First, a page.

The problem is that when we are making these choices, which in systems of scarcity (deliberately produced or inevitably fated) must be made, we never really decide what it is that we actually value: unlikeness or similarity, uncertainty or predictability, originality or pedigree. That indecision more than anything else is what makes it possible for people to anticipate what the keepers of a selective process will find appealing. Fundamentally, that boils down to: a person with all the qualifications that all other applicants have, and a personal experience that no one else could have had but that has miraculously left the applicant even more affirmed in their qualifications. Different in a way that doesn’t threaten their sameness.
I’ve been involved in a number of processes over the years where those of us doing the selecting worried about the clear convergence in some of the writing that candidates were doing. We took it to be a sign that some candidates had an advantage that others didn’t, whether that was a particularly aware and canny advisor or teacher, or it was some form of organized, institutional advice. I gather that there are other selective institutions, such as the Rhodes Foundation, that are even more worried, and have moved to admonish candidates (and institutions) that they may not accept advice or counsel in crafting their writing.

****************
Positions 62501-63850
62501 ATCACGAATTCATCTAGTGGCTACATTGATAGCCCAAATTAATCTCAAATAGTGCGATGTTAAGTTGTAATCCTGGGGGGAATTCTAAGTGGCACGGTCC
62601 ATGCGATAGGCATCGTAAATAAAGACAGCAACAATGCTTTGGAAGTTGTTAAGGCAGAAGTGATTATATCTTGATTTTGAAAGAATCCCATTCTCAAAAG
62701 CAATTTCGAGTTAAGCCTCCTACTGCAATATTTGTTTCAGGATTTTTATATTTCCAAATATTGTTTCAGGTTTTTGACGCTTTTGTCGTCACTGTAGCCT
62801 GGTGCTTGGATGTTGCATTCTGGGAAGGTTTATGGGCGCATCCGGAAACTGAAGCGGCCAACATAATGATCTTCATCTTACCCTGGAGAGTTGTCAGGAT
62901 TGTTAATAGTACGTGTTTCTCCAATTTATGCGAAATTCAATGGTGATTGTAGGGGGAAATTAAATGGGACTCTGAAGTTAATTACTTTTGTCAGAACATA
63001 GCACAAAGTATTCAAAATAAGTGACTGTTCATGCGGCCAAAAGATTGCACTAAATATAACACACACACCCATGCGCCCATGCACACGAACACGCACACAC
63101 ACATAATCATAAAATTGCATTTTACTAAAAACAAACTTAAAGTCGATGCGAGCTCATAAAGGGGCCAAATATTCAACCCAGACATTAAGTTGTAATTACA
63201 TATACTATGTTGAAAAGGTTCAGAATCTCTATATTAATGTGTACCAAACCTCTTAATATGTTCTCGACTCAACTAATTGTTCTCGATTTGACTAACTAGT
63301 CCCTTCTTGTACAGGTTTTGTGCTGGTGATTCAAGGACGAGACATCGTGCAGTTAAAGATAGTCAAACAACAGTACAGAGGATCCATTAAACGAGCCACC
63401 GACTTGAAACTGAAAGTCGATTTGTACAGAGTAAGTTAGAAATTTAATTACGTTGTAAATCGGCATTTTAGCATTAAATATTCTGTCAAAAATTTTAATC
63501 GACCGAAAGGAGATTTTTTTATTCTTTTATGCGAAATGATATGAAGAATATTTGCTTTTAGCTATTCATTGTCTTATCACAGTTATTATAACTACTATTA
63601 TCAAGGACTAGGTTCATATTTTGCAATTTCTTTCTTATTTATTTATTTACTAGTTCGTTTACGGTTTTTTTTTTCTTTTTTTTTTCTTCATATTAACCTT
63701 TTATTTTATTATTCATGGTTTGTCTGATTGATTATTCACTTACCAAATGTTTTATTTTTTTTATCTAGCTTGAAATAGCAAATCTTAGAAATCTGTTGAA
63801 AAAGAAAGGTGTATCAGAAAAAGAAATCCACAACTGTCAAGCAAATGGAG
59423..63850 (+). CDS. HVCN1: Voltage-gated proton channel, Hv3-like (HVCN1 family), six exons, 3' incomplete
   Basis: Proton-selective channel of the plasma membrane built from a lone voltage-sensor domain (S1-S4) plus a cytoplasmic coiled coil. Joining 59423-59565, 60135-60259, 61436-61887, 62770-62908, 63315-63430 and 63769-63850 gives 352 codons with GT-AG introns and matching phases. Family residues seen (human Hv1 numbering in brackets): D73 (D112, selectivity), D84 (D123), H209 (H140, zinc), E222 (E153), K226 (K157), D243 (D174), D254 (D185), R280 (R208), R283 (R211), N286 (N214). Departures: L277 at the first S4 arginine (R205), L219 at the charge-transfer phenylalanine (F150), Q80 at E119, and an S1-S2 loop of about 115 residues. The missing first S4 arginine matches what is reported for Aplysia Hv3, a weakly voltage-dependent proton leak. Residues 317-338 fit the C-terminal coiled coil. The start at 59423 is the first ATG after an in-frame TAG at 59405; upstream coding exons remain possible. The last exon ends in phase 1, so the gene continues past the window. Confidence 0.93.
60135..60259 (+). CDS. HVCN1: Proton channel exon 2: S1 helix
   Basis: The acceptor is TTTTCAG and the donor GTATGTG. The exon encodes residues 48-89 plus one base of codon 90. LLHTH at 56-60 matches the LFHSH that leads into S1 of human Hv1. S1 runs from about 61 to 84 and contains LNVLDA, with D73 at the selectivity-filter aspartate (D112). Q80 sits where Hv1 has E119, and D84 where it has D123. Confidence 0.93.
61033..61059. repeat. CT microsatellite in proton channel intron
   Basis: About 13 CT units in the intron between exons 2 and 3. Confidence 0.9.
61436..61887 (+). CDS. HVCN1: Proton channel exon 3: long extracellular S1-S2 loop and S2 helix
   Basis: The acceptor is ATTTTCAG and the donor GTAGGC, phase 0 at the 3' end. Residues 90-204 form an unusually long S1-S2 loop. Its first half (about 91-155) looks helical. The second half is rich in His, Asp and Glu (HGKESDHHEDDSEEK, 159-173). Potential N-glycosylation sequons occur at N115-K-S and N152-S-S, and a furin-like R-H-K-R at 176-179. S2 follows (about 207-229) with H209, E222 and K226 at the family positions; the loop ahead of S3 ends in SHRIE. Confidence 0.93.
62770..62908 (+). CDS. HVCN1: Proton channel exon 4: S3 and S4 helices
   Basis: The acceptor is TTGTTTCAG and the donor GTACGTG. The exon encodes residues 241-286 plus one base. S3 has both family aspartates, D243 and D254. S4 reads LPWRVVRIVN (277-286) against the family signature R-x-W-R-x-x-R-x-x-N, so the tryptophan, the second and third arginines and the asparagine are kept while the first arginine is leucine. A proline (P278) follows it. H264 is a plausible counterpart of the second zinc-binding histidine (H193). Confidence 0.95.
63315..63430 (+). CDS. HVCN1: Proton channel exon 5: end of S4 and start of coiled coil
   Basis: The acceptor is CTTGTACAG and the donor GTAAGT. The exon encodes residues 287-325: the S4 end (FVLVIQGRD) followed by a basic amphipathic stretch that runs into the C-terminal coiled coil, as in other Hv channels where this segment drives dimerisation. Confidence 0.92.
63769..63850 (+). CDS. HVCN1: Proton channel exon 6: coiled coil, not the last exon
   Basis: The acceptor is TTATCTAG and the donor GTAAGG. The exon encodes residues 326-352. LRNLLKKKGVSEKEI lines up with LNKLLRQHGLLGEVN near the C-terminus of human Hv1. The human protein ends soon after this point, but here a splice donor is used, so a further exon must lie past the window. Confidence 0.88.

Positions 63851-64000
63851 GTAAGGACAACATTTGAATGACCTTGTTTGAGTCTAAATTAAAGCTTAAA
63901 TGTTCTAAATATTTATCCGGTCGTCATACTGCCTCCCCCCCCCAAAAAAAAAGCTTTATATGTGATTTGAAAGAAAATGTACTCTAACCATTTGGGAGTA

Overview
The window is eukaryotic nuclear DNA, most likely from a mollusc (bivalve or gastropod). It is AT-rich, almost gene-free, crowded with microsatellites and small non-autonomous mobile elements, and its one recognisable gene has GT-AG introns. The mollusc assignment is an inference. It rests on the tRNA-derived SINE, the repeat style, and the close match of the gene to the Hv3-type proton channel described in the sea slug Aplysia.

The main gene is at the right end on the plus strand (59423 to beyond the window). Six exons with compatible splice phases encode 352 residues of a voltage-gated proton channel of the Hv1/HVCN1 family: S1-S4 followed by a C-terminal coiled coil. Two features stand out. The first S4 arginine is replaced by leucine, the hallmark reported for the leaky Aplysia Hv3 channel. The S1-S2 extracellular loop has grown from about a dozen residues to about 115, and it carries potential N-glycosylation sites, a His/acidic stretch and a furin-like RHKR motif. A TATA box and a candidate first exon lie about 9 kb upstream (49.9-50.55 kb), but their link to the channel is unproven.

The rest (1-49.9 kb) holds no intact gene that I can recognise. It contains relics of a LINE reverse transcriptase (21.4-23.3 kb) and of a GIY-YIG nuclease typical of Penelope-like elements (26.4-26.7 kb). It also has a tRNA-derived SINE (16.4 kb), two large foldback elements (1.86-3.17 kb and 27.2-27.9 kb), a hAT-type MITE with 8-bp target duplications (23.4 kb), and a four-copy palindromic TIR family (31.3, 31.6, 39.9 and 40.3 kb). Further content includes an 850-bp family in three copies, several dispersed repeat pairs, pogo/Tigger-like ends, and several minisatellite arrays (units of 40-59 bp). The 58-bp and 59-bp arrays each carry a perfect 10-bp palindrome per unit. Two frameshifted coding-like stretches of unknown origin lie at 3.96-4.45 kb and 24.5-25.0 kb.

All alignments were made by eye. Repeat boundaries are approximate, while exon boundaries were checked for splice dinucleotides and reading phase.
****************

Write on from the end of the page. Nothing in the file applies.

The thing is, whenever I’ve been in those conversations, it’s clear to me that the answer is not in the design of the prompt or exercise, and not in the constraints placed on candidates. It’s in the contradictions that selective processes hold inside themselves, and in the steering currents that tend to make them predictable in their tastes. When you try to have it all, to find the snowflake in the storm, and yet also prize the snowfall that blankets the trees and ground with an even smoothness, you are writing a human form of algorithm, you are crafting a recipe that it takes little craft to divine and follow. The fault, in this case, lies in us, and in our desires to be just so balanced in our selection, to stage-manage a process year in and year out so that we get what we want and yet also want what we get.